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Short-term stagflation looms large: economists

Finance minister urges all-out efforts to curb prices


The government’s inflation fight appears to be losing its grip on energy, service and staple food prices set to rise further on uncertainties abroad.

The inter-ministerial efforts to fight food inflation such as cutting food tariff and increasing crop supplies in the past few months have largely been offset by increase in import costs.

Public utility and transportation costs, kept frozen under joint effort by relevant ministries, are scheduled to rise in the second half of the year. Economists warn the continued inflationary pressure could coincide with a slowdown in growth and result in stagflation.

“There could be short-term stagflation this year especially as the momentum from the economic recovery is slowing down,” Lee Sang-jae, an economist at Hyundai Securities said.

Finance Minister Bahk Jae-wan and Bank of Korea Governor Kim Choong-soo on Friday noted that inflation will linger on for a considerable amount of time. The central bank hiked the benchmark interest rate by a quarter percentage point for a third time this year to 3.25 percent, resuming the inflation fight.

“Some say that price-stability measures have a limit in curbing price hikes in the market, but the government, for its part, still has to do its best by mobilizing all possible policy measures and make efforts to cushion any external shocks,” Bahk said at his first inflation fight meeting since taking office last week.

“Inflation is an issue that affects everything from real income and the domestic demand base to national competitiveness, employment and the ability to cope with external shocks.”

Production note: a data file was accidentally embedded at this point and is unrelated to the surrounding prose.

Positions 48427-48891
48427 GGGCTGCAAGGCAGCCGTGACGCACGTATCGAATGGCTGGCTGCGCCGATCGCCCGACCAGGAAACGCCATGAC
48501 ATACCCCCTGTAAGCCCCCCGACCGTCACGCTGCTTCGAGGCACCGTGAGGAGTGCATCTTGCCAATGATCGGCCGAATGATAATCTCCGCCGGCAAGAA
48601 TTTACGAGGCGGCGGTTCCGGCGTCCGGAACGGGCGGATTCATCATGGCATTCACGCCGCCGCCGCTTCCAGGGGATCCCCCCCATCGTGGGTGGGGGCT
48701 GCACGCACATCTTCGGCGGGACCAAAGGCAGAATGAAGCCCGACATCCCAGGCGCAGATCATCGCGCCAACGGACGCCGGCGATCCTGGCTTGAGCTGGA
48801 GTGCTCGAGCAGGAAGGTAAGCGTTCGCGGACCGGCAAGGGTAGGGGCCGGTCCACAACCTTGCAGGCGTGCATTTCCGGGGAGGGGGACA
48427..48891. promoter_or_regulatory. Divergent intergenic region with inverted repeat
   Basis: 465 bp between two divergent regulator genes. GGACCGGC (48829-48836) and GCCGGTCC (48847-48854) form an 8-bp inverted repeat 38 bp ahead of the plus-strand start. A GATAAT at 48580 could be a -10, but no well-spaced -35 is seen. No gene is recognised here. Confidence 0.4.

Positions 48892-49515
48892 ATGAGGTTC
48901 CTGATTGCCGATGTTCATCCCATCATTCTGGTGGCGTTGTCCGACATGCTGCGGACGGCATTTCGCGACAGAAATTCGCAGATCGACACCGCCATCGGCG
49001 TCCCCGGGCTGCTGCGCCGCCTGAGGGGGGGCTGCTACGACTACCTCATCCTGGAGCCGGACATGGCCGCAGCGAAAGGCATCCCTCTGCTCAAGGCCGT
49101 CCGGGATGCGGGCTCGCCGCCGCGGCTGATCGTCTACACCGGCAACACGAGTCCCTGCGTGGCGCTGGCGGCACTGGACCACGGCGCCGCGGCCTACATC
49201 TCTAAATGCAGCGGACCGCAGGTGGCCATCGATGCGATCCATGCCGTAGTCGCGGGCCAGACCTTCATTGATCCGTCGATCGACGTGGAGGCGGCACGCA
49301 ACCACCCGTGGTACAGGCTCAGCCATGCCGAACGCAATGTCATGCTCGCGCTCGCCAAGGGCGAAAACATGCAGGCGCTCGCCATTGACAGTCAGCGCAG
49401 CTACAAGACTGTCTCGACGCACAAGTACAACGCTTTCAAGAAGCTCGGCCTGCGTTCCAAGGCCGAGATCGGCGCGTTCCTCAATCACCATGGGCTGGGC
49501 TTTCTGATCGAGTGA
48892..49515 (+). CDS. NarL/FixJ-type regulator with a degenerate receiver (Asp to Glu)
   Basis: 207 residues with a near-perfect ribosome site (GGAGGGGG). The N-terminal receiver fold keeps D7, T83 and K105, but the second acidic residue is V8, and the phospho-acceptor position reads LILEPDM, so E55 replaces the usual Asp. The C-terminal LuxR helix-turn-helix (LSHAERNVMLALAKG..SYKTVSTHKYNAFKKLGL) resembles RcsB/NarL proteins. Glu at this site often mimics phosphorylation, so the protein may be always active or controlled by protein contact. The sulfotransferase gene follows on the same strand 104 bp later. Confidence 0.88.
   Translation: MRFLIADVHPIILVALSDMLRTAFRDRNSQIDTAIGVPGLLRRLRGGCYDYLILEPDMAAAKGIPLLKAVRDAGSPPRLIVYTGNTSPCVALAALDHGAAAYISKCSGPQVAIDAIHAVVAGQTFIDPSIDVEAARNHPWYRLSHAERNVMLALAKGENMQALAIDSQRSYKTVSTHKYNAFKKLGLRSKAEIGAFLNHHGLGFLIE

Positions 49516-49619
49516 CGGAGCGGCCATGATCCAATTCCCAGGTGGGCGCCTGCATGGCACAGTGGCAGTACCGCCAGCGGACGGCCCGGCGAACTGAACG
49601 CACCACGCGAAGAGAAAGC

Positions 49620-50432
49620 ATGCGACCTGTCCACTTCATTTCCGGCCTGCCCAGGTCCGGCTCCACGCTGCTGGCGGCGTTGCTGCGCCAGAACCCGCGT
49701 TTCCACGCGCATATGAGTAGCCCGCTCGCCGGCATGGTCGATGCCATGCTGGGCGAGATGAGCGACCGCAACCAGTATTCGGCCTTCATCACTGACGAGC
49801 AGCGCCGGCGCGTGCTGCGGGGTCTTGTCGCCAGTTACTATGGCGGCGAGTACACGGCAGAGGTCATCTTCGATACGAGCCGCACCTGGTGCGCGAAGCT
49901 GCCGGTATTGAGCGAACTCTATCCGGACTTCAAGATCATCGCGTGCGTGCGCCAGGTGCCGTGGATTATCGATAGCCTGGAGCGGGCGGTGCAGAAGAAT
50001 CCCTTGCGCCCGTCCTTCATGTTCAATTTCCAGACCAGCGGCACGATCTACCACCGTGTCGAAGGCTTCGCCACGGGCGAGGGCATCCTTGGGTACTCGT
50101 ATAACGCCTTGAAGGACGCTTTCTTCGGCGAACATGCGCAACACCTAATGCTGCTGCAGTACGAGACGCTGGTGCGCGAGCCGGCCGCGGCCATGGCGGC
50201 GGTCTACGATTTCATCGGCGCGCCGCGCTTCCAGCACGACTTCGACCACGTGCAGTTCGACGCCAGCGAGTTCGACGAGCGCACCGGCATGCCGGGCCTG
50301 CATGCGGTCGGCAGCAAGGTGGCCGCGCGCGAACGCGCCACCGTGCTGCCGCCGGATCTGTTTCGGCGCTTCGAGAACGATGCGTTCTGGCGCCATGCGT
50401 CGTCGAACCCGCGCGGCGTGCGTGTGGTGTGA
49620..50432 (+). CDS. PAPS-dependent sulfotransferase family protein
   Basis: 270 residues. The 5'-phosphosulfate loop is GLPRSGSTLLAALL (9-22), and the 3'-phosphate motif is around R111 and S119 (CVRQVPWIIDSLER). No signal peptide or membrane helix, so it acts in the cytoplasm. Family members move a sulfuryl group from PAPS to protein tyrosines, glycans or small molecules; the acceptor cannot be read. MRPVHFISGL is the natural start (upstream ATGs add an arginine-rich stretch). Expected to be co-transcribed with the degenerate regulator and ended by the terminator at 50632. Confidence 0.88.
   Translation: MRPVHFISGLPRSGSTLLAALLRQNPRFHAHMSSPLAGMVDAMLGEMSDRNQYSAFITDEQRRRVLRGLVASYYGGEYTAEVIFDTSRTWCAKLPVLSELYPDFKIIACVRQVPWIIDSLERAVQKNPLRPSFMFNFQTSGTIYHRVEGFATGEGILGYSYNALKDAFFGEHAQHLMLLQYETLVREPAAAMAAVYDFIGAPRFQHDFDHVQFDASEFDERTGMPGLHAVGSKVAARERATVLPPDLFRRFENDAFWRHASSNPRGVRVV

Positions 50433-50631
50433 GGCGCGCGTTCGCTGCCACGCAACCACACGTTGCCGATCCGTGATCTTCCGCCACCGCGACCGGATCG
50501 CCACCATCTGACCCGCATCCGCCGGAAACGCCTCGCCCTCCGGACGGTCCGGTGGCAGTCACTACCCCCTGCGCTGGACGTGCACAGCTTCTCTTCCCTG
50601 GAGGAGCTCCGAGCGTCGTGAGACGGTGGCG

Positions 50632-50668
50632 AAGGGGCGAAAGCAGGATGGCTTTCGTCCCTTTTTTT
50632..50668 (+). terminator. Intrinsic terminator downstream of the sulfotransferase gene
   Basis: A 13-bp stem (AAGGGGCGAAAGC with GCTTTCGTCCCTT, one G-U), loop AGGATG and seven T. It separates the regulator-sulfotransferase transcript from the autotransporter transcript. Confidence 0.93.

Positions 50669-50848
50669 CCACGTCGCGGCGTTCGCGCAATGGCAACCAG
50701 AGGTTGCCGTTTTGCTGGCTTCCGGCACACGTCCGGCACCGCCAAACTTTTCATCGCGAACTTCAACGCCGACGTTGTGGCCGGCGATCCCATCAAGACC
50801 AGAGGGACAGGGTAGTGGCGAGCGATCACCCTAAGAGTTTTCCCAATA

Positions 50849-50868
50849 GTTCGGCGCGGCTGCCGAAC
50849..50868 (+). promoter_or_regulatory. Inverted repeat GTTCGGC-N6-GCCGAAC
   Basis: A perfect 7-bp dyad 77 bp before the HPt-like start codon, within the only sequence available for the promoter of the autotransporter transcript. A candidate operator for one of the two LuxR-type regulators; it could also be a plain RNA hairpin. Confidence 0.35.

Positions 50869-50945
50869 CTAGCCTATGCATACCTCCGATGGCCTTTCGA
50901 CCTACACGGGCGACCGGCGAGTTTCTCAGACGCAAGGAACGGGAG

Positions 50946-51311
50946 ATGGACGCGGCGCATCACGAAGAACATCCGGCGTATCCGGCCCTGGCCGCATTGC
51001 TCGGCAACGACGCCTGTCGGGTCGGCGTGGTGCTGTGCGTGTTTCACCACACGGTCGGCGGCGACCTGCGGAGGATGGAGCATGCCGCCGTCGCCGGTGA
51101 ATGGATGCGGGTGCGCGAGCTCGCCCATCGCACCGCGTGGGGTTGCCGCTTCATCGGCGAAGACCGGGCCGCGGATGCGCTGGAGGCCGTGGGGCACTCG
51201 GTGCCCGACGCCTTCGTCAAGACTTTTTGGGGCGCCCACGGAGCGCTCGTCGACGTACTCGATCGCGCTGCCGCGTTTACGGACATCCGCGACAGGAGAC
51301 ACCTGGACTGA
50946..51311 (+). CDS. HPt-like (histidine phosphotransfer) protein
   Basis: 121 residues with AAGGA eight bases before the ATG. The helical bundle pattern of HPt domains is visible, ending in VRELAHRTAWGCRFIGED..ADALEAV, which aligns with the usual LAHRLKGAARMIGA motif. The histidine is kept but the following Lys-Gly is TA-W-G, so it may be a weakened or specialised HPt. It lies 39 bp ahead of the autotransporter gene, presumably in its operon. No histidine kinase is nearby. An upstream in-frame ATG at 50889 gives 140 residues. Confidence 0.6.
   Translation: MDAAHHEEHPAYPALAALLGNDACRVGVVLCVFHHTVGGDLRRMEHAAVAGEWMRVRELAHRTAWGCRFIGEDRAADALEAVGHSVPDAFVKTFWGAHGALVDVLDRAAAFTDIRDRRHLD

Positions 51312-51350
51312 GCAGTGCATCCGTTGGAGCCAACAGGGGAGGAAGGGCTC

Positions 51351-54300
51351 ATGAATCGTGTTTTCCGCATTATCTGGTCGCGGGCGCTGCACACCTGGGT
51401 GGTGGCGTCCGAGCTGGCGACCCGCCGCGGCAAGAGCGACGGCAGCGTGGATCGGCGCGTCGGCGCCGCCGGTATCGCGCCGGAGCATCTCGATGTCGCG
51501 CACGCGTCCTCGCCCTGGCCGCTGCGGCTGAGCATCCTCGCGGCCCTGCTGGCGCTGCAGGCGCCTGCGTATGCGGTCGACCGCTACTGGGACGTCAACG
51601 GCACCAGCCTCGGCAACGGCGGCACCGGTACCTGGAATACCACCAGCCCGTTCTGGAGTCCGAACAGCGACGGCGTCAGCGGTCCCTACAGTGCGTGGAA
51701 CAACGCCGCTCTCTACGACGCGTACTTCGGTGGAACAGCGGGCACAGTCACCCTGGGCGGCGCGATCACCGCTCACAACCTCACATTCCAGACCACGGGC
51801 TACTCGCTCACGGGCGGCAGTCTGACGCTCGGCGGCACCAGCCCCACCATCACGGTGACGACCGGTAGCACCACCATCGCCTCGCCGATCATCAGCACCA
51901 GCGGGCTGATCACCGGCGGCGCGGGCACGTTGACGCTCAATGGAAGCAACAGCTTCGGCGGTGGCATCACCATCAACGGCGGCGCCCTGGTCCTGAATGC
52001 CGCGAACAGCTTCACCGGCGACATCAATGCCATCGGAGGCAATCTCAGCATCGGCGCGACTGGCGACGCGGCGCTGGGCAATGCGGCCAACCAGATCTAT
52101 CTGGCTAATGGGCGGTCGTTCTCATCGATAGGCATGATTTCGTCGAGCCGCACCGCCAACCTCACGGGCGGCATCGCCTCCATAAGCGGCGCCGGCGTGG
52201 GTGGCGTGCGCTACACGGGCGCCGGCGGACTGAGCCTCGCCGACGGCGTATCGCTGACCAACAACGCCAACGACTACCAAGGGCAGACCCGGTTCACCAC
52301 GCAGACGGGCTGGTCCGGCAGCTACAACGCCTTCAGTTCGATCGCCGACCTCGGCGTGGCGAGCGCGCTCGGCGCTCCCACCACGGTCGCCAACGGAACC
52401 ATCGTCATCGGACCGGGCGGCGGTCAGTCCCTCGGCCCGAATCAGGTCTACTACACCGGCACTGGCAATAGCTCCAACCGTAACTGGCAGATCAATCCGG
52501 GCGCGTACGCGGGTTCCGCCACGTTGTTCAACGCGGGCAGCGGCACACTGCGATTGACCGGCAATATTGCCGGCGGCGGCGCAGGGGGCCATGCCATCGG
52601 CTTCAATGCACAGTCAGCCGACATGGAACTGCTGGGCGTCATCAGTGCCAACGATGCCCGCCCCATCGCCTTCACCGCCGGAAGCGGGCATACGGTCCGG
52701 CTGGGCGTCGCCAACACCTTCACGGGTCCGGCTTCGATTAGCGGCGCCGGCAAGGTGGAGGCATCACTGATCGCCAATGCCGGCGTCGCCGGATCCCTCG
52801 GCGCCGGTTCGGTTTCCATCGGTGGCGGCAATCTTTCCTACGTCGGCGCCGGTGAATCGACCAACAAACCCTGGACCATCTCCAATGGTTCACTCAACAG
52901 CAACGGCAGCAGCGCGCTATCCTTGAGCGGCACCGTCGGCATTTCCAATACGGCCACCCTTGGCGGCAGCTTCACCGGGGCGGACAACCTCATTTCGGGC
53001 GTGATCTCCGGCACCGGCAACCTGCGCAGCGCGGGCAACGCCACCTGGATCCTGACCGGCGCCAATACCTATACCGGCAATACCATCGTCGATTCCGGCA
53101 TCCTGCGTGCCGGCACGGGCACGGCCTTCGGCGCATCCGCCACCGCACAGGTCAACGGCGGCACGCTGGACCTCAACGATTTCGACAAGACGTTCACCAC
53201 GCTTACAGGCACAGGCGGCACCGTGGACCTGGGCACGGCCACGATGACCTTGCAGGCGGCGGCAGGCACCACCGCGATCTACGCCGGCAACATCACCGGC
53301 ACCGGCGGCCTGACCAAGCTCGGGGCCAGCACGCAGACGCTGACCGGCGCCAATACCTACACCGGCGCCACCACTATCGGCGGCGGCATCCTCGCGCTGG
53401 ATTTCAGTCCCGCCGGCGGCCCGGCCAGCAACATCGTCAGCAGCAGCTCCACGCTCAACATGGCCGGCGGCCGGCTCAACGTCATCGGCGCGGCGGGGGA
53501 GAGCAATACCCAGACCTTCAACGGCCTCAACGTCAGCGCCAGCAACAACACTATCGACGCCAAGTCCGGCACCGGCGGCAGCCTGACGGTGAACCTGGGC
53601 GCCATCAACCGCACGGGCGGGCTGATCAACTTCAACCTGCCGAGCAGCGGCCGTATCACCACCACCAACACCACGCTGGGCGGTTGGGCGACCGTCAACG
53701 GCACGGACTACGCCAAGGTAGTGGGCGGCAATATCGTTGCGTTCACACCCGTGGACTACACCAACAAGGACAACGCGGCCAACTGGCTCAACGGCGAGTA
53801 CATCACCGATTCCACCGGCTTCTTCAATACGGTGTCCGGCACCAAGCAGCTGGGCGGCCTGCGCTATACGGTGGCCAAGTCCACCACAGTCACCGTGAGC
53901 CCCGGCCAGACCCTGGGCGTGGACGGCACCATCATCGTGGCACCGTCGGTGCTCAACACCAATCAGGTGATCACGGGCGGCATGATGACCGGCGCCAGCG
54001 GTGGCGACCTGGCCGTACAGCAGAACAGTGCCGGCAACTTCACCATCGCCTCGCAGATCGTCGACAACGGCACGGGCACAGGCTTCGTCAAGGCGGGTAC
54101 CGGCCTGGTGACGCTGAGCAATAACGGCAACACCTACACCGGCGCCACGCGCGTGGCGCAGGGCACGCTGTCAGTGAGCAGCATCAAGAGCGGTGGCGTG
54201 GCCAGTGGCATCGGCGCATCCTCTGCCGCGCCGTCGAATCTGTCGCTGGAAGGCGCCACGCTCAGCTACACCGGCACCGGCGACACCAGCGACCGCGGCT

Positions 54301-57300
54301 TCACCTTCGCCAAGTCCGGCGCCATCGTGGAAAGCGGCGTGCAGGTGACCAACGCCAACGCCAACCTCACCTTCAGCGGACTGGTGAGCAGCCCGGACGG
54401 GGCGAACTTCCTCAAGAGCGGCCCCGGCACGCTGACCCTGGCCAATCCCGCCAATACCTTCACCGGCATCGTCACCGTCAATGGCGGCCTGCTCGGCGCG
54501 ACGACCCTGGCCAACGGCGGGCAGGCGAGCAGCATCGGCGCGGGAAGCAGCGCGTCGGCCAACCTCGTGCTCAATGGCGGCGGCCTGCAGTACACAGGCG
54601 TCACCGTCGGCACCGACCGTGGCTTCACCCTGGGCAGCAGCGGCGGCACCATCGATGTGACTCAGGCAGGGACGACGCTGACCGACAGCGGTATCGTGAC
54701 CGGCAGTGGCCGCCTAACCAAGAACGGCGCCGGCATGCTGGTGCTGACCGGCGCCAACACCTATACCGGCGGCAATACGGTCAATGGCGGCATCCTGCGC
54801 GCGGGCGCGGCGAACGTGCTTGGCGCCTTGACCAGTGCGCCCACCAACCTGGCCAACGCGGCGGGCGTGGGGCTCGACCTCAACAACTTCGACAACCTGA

The public utility costs set to rise are to correct the growing deficit by major public corporations plagued by rising raw material costs. The Seoul metropolitan government is set to raise subway fares by 300 to 400 won after freezing them for more than four years. The local governments of Incheon, Busan, Daejeon and Ulsan have also been considering a raise of 10 percent in the second half of this year.

Oil prices rose above $101 a barrel Thursday after the Organization of the Petroleum Exporting Countries failed to agree on output supply policy a day earlier. The group controls about 35 percent of global crude output. It expects world oil demand to outpace supplies later this year by the widest margin since 2007.

Consumer prices rose 4.1 percent in May from a year earlier, exceeding the central bank’s target range of 2 to 4 percent for the fifth consecutive month.

Gross domestic product grew a revised 1.3 percent in the January-March period, falling short of 1.4 percent estimation made in April.

The producer price index for May, a gauge indicating future consumer prices, dropped for the first time in 11 months.

The Finance Ministry has toned down its expectation for inflation rate, marking a shift from earlier this year when it pushed for a 5 percent growth under 3 percent inflation.

“The economy is witnessing a continued improvement in employment with inflation, including farm price hikes easing slightly,” the ministry said Thursday in its monthly assessment of economic conditions.

“But other indicators such as production, consumption and investment are somewhat slowing.”

By Cynthia J. Kim (cynthiak@heraldcorp.com)
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